Mark Andrews marka at
Fri Dec 18 17:33:33 CST 2009

In message <4B2BCEA2.7010402 at>, Jason Bertoch writes:
> Ted Hardie wrote:
> > 
> > But I think the key question is actually different.  Look at this
> > text in RFC 2821:
> > 
> > 
> >    If one or more MX RRs are found for a given
> >    name, SMTP systems MUST NOT utilize any A RRs associated with that
> >    name unless they are located using the MX RRs; the "implicit MX" rule
> >    above applies only if there are no MX records present.  If MX records
> >    are present, but none of them are usable, this situation MUST be
> >    reported as an error.
> > 
> > If I put in an MX record pointing to a guaranteed non-present 
> > FQDN, someone complying with that text will throw an error rather than
> > keep seeking for an A/AAAA.  Is *that* useful?  If so, then
> > as an MX record entry may be.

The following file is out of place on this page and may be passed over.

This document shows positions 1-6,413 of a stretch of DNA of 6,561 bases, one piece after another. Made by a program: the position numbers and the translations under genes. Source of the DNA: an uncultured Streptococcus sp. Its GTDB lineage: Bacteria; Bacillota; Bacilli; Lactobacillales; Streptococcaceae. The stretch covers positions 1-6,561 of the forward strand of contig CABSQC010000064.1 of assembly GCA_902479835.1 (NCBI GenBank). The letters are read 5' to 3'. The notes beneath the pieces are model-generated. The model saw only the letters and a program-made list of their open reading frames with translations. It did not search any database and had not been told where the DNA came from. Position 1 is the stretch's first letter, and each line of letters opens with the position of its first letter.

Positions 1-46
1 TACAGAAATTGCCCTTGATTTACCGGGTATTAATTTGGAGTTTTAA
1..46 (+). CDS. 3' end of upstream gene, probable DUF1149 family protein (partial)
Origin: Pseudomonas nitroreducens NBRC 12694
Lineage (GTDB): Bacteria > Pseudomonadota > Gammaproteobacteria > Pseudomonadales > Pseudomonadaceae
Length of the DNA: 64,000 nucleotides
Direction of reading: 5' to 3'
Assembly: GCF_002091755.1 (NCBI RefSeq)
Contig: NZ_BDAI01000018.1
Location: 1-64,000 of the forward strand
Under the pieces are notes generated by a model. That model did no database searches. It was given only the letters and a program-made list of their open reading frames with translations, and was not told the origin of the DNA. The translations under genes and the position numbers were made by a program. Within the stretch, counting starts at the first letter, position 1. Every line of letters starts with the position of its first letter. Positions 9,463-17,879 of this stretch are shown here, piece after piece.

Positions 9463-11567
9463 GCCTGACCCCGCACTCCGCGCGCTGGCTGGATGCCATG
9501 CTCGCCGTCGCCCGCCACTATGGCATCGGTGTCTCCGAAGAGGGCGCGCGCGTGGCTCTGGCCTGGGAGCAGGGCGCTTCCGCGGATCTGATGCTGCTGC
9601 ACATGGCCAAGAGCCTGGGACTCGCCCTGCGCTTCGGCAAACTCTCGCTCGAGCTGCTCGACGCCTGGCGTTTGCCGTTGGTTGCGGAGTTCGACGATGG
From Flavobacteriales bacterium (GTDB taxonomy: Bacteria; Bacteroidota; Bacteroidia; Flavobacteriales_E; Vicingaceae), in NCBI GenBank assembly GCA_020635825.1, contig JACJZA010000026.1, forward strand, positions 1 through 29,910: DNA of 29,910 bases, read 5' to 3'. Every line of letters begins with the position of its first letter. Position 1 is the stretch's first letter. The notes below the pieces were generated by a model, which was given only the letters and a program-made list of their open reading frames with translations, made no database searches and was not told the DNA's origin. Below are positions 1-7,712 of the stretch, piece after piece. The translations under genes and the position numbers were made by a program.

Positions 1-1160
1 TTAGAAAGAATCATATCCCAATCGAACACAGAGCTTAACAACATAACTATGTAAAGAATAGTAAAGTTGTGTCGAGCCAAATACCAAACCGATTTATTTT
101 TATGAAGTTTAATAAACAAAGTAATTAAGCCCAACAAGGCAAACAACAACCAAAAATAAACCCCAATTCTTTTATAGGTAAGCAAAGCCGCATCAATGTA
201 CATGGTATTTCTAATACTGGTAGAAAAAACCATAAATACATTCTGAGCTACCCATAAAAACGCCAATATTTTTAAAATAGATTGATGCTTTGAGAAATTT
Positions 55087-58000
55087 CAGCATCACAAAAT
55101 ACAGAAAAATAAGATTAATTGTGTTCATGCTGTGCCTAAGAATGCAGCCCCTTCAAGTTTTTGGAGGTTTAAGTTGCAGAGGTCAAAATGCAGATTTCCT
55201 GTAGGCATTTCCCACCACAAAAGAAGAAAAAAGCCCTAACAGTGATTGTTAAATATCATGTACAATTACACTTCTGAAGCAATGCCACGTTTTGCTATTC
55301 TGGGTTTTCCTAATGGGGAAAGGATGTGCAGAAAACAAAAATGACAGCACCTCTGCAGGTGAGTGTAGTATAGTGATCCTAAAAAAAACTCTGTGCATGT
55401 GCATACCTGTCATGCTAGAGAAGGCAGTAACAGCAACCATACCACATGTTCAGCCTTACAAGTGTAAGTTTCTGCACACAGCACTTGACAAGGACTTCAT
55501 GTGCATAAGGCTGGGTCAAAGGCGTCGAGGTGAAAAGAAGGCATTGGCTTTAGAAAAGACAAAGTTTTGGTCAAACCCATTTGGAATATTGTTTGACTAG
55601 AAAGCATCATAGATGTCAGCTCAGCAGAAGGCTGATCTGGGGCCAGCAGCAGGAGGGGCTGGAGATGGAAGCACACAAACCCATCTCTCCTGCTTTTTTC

> > 
> Yes, I understand the RFC.  That section is what allows this topic to be 
> discussed in the first place. may very well be the interim 
> solution, too.  It definitely looks better than "0 .".  It just seems 
> like an ugly, smelly hack when the fundamental problem lies with 
> allowing the implicit MX.  It implies that I should, for the benefit of 
> everyone, create a MX for every A record, where the effort 
> could be better spent dropping the implicit MX rule and requiring an MX 
> record for hosts that really do accept mail.
> /Jason

"MX 0 ." is not useable.  "." is not a legal host name.  For those
MTA's that ignore the legal hostname rule there shouldn't be any
address records at "." which also make it unusable.  And for those
of you worring about DNSSEC costs.  NODATA is 1 NSEC/NSEC3 record
unless it is from a wildcard where there are some addition records,
whereas NXDOMAIN is usually 2 NSEC or 3 NSEC3 records + signatures.

Mark Andrews, ISC
1 Seymour St., Dundas Valley, NSW 2117, Australia
PHONE: +61 2 9871 4742                 INTERNET: marka at

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